The second portion of the course is the range work. For the students these candidates are going to be teaching – it is typically their first serious exploration of the use of a firearm for their personal defense. Given that – it is important that the range work go well. If their first exposure to dedicated range work learning skills to defend themselves is poorly conducted, poorly structured or – God forbid – flat out unsafe, many will simply choose not to continue to practice the basic skills required to defend themselves.
So, Saturday ended with a full run-through of Sunday’s range work, but with SIRT pistols. I know you all are getting tired of me singing the praises of the SIRT pistol . . . . tough! What a great tool. Each candidate ran each drill from beginning to end, meaning from taking a shooter to the line to confirming their firearm was empty and properly reholstered before they left the line. For one candidate, it was his first time actually running a range exercise. By Saturday’s end, everyone was clear on how the next day’s range work would go and we wrapped up about 4:30 PM.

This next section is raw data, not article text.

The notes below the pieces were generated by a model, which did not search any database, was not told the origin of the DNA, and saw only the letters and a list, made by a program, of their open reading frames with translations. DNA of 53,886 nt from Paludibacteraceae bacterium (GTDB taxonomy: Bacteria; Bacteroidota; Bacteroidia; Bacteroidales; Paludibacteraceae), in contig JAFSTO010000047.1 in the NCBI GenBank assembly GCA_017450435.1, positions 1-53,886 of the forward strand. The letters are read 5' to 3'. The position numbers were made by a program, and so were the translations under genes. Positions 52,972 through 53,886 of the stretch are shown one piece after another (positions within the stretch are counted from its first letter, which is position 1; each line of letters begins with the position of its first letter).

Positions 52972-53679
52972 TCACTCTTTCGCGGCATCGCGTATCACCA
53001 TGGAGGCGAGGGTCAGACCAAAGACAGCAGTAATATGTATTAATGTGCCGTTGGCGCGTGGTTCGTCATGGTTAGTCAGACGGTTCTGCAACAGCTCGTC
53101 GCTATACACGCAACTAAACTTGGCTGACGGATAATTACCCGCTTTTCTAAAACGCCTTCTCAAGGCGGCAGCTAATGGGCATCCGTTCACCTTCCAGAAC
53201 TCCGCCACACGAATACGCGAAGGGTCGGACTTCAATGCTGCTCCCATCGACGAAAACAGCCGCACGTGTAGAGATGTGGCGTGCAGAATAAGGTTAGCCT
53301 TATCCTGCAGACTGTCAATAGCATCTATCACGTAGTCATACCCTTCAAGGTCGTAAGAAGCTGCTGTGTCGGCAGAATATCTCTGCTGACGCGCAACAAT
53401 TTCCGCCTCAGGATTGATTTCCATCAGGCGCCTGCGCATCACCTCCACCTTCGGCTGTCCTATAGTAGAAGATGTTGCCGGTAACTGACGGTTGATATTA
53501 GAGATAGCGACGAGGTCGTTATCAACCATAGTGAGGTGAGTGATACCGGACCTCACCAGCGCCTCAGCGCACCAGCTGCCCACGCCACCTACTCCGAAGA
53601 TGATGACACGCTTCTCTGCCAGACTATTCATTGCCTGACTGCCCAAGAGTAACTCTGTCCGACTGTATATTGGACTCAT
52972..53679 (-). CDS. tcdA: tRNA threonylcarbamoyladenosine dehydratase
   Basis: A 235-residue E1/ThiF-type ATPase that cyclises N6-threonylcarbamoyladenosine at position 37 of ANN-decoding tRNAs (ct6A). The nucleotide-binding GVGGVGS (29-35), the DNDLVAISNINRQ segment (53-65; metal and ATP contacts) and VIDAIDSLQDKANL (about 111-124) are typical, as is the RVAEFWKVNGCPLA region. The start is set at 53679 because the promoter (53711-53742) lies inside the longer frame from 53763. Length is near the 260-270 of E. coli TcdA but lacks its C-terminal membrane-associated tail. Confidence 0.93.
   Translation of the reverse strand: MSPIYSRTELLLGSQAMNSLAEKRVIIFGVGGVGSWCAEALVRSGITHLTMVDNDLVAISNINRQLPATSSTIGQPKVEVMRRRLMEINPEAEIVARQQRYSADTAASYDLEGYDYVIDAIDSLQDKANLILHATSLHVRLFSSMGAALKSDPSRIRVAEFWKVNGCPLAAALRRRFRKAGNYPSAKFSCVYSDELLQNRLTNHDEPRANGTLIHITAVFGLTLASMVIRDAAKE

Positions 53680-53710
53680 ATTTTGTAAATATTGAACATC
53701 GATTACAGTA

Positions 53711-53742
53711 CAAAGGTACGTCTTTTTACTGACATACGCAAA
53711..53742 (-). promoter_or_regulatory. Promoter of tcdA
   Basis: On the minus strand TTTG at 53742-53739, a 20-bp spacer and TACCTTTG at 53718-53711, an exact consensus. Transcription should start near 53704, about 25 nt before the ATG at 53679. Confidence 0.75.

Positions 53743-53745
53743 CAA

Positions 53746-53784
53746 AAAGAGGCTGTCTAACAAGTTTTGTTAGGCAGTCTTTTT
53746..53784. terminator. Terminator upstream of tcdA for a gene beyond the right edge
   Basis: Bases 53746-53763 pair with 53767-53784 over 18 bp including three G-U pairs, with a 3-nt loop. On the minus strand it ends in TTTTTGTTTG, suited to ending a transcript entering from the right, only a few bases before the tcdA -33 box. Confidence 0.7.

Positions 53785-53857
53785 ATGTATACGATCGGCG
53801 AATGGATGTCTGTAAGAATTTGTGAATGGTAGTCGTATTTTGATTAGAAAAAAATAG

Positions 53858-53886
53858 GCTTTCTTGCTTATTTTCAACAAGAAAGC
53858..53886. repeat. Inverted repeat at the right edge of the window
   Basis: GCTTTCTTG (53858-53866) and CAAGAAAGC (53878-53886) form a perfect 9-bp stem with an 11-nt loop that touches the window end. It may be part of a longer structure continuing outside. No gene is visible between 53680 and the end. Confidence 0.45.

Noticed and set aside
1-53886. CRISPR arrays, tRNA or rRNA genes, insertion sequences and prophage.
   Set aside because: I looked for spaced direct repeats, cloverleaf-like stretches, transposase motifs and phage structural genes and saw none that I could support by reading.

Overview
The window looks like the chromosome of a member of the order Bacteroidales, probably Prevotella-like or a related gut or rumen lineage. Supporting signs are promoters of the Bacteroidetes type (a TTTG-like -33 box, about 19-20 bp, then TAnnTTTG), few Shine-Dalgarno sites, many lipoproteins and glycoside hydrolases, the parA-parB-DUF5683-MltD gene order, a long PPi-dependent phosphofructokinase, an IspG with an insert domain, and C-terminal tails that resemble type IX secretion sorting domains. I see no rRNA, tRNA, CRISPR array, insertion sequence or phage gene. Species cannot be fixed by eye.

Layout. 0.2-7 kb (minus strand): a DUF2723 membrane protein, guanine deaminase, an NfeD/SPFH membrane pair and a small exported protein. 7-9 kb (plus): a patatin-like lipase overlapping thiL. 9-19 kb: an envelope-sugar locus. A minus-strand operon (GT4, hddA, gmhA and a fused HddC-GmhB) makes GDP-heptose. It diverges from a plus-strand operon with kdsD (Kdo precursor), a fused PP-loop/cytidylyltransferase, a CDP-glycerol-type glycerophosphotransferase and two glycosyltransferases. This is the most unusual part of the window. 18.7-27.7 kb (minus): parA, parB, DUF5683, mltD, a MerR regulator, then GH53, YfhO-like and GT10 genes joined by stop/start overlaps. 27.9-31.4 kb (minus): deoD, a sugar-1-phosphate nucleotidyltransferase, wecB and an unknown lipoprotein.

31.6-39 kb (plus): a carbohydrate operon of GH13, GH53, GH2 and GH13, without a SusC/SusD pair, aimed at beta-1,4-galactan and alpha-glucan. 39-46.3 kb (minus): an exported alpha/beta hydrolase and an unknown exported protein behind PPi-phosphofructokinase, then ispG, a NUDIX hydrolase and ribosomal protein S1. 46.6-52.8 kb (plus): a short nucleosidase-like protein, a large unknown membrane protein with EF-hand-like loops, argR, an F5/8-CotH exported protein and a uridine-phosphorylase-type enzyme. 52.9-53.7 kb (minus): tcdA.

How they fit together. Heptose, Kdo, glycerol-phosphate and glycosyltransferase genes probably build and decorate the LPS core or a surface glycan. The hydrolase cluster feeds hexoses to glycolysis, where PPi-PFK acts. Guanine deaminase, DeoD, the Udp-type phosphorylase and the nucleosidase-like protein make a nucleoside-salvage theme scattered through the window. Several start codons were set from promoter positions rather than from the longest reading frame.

Sunday began with the candidates taking their exams and our reviewing and grading them. Passing for instructors is 90% and all exceeded that number. A final review of what was coming for the day took a bit of time and then we headed for the range.
I set the candidates up in three lanes and just started with numbered 9” plates, 6 per lane on their target frame. We ran each drill 4 times with one mag per drill. With 4 candidates, things truly ran very, very smooth. All I had to do was to release the line to each new “instructor” as we ran through the drills – and take photos as I acted the part of RSO.